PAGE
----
Saving Our Kids From Opioid Addiction One School at a Time

If we are going to reach kids with effective messages about the dangers of abusing prescription drugs and alcohol, these messages probably need to be delivered at the local level. An anti-drug campaign in Southern California is doing just that.Created in response to increased drug and alcohol use among teens in the South Bay beach cities area of Los Angeles, South Bay Families Connected (SBFC) is a nonprofit grassroots group that was founded to improve teen wellness and to warn young people and their parents about how to guard against drug and alcohol abuse.Kicked off during #SBOpioidAwarenessWeek in May 2017 with its launch of The South Bay Opioid Awareness Project, the group partners with local schools and organizations to educate teens, parents, teachers and administrators about the dangers of prescription drug misuse and abuse. Through videos, presentations and discussion panels that are offered free to students and the community, the project aims to start a conversation that encourages safe use, storage, and disposal of prescription drugs to keep them out of the hands of kids.
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Opioid Addiction in Our Community: Justin’s Story

A key message of the project is that opioid abuse and addiction can happen to anyone and in any family. In a series of powerful YouTube video clips, South Bay resident Cyndi Strand, SBFC ambassador, blogger and speaker, reflects on the loss of her son, Justin, to opioid addiction and overdose.

“It can happen to anyone … I look at my Justin and I have to ask, ‘How did you get where you got?’ I just don’t understand how it happened,” Strand says. “He had everything going for him. He had a good family, good looks, he was intelligent, creative, kind and loving … this kid should be married now, have a family and a career — all the things that you think are going to happen when you have a baby, but drugs change all that and take all of it away.”

In the three-part video series of Justin’s story, Strand recounts how his drug problem cropped up in high school, beginning with his use of marijuana that escalated to his abuse of the opioid pain pills that he received for a back injury. Strand’s shame about Justin’s drug problem prevented her from talking about it or reaching out for help, and she now regrets that she didn’t intervene early and send Justin to an addiction treatment program for young adults.

Strand’s story illustrates how addiction can happen even to kids who grow up in a loving and supportive home because parents can miss the early signs of drug use and aren’t able to intervene before things get worse.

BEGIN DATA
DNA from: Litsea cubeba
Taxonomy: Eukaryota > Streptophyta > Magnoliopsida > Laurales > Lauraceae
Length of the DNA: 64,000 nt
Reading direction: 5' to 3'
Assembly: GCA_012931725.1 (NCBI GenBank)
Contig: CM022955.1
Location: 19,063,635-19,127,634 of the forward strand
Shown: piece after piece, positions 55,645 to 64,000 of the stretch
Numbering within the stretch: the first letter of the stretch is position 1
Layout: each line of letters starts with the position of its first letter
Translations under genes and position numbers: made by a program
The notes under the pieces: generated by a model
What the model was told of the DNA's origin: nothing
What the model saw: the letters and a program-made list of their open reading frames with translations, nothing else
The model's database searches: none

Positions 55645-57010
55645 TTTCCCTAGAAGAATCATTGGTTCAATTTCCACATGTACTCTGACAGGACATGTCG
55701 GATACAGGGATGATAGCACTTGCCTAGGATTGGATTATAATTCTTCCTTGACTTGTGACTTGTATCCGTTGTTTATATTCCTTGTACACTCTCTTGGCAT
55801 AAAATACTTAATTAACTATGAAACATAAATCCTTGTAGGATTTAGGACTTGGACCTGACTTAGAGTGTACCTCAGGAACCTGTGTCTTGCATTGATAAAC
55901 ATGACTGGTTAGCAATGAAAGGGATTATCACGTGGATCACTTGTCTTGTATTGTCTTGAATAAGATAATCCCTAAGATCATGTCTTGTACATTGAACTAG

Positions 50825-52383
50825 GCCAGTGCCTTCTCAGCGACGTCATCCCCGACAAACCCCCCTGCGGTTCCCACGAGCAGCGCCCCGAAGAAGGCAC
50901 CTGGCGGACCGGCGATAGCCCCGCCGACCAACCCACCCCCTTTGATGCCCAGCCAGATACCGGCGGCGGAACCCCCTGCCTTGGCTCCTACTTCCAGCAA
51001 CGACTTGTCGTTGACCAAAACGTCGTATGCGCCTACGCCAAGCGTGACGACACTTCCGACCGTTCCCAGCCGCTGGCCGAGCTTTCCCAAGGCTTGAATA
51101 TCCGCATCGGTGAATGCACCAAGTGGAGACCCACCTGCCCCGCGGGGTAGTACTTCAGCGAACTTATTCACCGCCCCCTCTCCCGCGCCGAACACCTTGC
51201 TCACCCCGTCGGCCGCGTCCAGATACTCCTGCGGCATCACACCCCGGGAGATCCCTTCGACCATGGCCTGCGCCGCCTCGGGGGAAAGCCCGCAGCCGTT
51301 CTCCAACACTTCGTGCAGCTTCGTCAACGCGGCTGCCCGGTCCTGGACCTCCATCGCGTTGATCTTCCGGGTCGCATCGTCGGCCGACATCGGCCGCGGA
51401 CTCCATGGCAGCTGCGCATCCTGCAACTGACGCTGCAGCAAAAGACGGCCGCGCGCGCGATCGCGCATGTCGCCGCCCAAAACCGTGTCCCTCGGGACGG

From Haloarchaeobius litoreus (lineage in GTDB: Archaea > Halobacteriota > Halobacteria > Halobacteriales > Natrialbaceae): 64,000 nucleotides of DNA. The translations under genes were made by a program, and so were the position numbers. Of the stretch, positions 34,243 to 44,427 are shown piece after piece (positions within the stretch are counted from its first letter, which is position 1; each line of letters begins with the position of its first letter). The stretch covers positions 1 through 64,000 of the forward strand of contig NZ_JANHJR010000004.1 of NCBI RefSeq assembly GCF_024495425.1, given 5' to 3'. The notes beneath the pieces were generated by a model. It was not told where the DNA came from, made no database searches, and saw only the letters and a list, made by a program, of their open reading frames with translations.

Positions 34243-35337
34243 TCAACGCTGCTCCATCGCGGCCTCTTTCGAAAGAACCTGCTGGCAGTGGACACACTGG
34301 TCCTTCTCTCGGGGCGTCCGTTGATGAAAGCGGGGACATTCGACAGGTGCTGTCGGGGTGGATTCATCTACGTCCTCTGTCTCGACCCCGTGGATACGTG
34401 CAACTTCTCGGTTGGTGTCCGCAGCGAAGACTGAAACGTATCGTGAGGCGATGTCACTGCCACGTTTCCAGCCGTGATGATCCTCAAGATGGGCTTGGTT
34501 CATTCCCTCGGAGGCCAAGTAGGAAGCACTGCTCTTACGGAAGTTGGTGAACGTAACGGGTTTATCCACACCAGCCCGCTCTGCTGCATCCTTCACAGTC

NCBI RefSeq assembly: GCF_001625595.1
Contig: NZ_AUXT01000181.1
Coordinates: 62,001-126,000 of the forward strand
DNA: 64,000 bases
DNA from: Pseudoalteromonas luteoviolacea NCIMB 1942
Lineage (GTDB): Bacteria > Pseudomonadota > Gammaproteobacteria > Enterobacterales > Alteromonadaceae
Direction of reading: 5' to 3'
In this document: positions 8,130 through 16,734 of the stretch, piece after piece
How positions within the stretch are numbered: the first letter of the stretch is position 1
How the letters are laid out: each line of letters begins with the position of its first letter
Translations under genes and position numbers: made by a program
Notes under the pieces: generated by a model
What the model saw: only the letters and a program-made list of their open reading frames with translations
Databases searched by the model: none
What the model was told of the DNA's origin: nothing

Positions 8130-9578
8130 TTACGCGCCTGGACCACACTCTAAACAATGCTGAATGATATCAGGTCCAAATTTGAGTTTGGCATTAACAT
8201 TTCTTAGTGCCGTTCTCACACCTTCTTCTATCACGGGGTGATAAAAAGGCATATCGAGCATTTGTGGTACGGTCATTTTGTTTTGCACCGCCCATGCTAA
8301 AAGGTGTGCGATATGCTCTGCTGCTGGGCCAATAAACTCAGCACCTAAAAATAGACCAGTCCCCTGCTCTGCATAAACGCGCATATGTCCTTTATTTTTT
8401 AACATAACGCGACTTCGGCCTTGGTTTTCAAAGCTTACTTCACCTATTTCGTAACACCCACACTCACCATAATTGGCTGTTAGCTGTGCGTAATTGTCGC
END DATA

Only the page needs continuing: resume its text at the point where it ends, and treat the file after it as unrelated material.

What Parents Can Do to Protect Their Kids

Most teens don’t realize how harmful prescription medications can be. Many assume that a drug from a doctor must be safe to use, and they often don’t realize the risk of developing physical drug tolerance that can advance to drug addiction — or how rapidly this can occur.

It is important to keep both alcohol and prescription medications locked up and out of reach, out of sight or out of the house altogether. Be alert for signs that your teen might be abusing or misusing drugs or alcohol.

Signs of drug use in teens can be subtle. The Promises Young Adult Program in West Los Angeles warns that drug and alcohol use often begin during the summer months when kids have more time on their hands, less supervision and are often exposed to new social circles and influences. Once school starts up again in the fall, summer experimentations can advance to more serious use. Working closely with teachers and administrators at your child’s school can help you spot early indications of a problem.

The Promises Young Adult Program advises parents to be on the lookout for early signs and symptoms that can indicate your teen might be struggling with emotional or psychological problems and/or has started experimenting with drugs or alcohol.

Drug or alcohol use may be occurring if your child has…

  • Stopped participating in sports or quit a club or other school activity they used to enjoy
  • Started hanging out with a new group of kids or has cut off contact with old friends
  • Become increasingly moody, less motivated, less attentive and generally less reliable about homework or other school responsibilities
  • Gotten more secretive about their activities and drops out of contact for long periods, avoiding your calls or texts
  • Dodging questions about what they are doing or how they are feeling, spending more time alone and generally being more guarded
  • Sleeps more or seems groggier and harder to wake up in the morning
  • Been asking for more money, putting unauthorized charges on your credit card, or even stealing money or valuables from you
  • Undergone changes in their appearance with noticeable weight gain/weight loss or a change in how they dress or manage their personal hygiene

If you notice any of these signs in your teen, it is time to take action. Have a conversation with your teen about how things are going and any changes that need to be made before things get out of hand. And, if you see a need, invite your child’s school to get involved in a local drug and alcohol addiction prevention campaign to raise awareness in your community.

Additional Resources

Science Says: Why Are Opioids So Addictive? A video from the Associated Press, May 2017.

Resources for parents in the South Bay area of Los Angeles

Resources for teens in the South Bay area of Los Angeles

Information about opioid addiction and prevention campaigns in states across the U.S., SAMHSA.

Drug rehab for adults and teens, Elements Behavioral Health

Posted on July 27th, 2017
Posted in Articles

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